Sorkin said things that needed to be said, not just for his own sake, not just for Hoffman's sake or his family's sake, but for our sake too. We needed to hear these words. We still do. They are the only sort of words that set the soul right, at peace, in good order, while also opening up the possibility of owning one's life in equal measure, with complete responsibility, in fearless honesty. The only thing that would have made Sorkin's eulogy more recognizably Christian, to my mind, is mention of the communal responsibility for Philip Seymour Hoffman, in death and in life. His life, like my life and like your life, is our business, and the way that men and women are practically saved from succumbing to the powers of sin is by getting in to their business and by trusting that Christ by his Spirit will raise us up to his holy and hale business too.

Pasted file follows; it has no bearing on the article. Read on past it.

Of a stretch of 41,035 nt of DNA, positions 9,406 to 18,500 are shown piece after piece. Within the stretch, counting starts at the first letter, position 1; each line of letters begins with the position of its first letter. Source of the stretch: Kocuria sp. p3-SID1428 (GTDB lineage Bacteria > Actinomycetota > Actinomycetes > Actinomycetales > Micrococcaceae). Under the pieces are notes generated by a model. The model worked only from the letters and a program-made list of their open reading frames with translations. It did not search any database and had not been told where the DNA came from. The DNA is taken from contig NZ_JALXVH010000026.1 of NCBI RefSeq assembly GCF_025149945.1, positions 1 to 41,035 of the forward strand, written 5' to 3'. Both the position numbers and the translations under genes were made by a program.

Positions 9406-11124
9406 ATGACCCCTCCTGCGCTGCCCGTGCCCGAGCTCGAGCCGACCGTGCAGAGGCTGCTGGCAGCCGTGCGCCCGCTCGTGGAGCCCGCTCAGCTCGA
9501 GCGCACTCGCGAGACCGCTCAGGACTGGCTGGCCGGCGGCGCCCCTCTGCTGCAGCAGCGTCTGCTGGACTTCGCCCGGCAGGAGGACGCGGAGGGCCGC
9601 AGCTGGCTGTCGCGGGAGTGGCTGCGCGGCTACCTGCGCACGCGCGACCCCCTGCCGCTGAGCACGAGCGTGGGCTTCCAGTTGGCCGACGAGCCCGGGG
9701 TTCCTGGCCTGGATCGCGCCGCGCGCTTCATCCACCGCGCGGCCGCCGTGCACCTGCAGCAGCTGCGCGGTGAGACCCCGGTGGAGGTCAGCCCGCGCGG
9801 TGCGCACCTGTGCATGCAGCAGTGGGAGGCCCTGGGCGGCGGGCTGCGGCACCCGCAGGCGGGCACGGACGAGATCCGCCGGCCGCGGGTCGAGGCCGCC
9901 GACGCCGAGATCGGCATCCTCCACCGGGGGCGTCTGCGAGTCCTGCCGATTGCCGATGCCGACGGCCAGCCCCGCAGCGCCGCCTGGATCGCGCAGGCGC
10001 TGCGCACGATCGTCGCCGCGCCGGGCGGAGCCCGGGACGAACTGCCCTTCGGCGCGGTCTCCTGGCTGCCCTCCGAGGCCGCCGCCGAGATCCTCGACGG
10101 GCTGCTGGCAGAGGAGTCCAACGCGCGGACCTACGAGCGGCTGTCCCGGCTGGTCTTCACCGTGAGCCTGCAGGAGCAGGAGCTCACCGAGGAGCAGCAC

PHILIP SEYMOUR HOFFMAN'S DEATH SAVED 10 LIVES
Phil Hoffman and I had two things in common. We were both fathers of young children, and we were both recovering drug addicts. Of course I’d known Phil’s work for a long time — since his remarkably perfect film debut as a privileged, cowardly prep-school kid in Scent of a Woman — but I’d never met him until the first table read for Charlie Wilson’s War, in which he’d been cast as Gust Avrakotos, a working-class CIA agent who’d fallen out of favor with his Ivy League colleagues. A 180-degree turn.
On breaks during rehearsals, we would sometimes slip outside our soundstage on the Paramount lot and get to swapping stories. It’s not unusual to have these mini-AA meetings — people like us are the only ones to whom tales of insanity don’t sound insane. “Yeah, I used to do that.” I told him I felt lucky because I’m squeamish and can’t handle needles. He told me to stay squeamish. And he said this: “If one of us dies of an overdose, probably 10 people who were about to won’t.” He meant that our deaths would make news and maybe scare someone clean.
So it’s in that spirit that I’d like to say this: Phil Hoffman, this kind, decent, magnificent, thunderous actor, who was never outwardly “right” for any role but who completely dominated the real estate upon which every one of his characters walked, did not die from an overdose of heroin — he died from heroin. We should stop implying that if he’d just taken the proper amount then everything would have been fine.